Information Literacy for the 21st Century

[tweetmeme source=”librarianbyday” only_single=false]This presentation was given by Sheila Webber at the 10th INFORUM conference held in Prague, Czech Republic, 25-27 May.

She also wrote a short paper to accompany it (pdf)  in which she expands the definition of information literacy

“Information Literacy is the adoption of appropriate information behaviour to identify, through  whatever channel or medium, information well fitted to information needs, leading to wise and ethical use of information in society.”

Appropriate information behaviour means IB that is best for the context. If your context is writing an essay at university, searching electronic journals may be best. If you are seeking information about using Google Docs to share material, then you might go to a specialist online discussion group for advice.

Webber outlines 7 key aspects of 21st century information literacy:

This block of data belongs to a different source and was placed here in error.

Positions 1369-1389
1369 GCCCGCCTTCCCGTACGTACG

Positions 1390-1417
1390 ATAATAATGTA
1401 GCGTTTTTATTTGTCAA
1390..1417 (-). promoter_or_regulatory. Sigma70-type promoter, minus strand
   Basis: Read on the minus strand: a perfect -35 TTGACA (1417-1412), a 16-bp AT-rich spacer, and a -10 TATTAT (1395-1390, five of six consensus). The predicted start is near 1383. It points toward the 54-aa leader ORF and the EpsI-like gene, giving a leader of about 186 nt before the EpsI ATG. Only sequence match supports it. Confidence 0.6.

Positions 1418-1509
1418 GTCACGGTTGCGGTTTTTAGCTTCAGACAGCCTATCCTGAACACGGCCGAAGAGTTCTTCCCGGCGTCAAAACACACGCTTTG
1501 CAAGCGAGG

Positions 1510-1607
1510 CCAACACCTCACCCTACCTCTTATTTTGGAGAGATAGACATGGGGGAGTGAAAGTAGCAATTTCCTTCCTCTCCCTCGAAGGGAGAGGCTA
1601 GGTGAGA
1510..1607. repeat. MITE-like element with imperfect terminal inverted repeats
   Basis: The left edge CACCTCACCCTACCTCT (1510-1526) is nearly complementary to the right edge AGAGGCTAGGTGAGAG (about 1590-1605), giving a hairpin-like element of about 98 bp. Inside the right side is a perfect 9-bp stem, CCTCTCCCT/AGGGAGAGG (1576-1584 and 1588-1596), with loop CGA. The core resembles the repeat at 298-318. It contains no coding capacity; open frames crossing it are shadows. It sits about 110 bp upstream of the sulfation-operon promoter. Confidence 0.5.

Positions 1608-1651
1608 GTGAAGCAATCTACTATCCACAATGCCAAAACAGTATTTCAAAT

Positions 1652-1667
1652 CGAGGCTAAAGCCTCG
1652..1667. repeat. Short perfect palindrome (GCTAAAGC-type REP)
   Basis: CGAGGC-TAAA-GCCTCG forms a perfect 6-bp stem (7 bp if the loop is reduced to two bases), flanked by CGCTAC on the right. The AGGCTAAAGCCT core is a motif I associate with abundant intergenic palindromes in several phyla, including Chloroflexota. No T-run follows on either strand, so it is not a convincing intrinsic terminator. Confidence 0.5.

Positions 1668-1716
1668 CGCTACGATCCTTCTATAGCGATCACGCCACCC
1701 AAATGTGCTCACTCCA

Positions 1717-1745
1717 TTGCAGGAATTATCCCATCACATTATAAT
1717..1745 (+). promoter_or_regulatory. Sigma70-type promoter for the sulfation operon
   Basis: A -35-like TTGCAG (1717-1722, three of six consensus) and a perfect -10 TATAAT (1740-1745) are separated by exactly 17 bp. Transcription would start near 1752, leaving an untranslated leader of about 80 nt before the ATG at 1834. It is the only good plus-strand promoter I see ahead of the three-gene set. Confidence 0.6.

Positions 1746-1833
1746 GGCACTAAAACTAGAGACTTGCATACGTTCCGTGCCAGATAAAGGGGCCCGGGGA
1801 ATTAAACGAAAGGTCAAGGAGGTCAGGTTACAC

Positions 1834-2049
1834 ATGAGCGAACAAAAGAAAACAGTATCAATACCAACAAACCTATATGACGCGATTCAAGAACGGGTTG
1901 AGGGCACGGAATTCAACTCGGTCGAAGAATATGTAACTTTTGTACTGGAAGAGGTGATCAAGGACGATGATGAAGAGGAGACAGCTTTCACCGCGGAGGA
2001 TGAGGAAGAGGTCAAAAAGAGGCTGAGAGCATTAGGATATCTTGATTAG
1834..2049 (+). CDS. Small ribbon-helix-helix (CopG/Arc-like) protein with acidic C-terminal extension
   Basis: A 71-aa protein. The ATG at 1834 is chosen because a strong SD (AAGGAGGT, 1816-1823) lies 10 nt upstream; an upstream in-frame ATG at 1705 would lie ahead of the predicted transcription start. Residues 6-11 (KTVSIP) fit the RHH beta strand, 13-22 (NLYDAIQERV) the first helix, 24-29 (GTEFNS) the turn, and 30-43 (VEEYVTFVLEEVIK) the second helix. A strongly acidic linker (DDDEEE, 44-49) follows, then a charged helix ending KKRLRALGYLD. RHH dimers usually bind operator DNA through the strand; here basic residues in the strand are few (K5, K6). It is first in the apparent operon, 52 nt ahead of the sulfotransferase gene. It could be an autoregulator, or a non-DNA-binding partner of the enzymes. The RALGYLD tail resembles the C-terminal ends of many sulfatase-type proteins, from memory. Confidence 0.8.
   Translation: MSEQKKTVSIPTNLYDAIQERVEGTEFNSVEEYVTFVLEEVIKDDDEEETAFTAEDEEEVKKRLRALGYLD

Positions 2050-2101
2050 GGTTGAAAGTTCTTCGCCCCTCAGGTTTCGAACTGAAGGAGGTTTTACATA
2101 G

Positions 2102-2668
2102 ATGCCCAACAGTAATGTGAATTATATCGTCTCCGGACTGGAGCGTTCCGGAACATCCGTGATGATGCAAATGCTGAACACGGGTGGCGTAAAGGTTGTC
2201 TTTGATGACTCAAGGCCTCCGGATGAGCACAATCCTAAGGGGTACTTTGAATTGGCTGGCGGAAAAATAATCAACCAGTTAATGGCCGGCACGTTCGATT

• IL as context specific and context sensitive;
  • IL demanding a variety of behaviours: not just searching, but also encountering, browsing, monitoring, managing and creating;
  • People moving along complex paths to meet their information needs: moving between the virtual and physical worlds, and using different sources and spaces;
  • IL in digital environments;
  • IL with people sources;
  • People being information literate individually and collaboratively
  • People being aware they are information literate: you cannot be an information literate 21st Century citizen without being conscious of the need to develop these IL skills and attitudes, and continue to update your IL through your life!
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Libraries and the New Media Ecosystem

[tweetmeme source=”librarianbyday” only_single=false]

The Pew Internet & American Life Project has posted a presentation by Lee Rainie which he gave at the Catalonian Library Association’s biennial meeting and to librarians at the Universidad Complutense de Madrid. The site posts not only the slides but also a transcript of the presentation.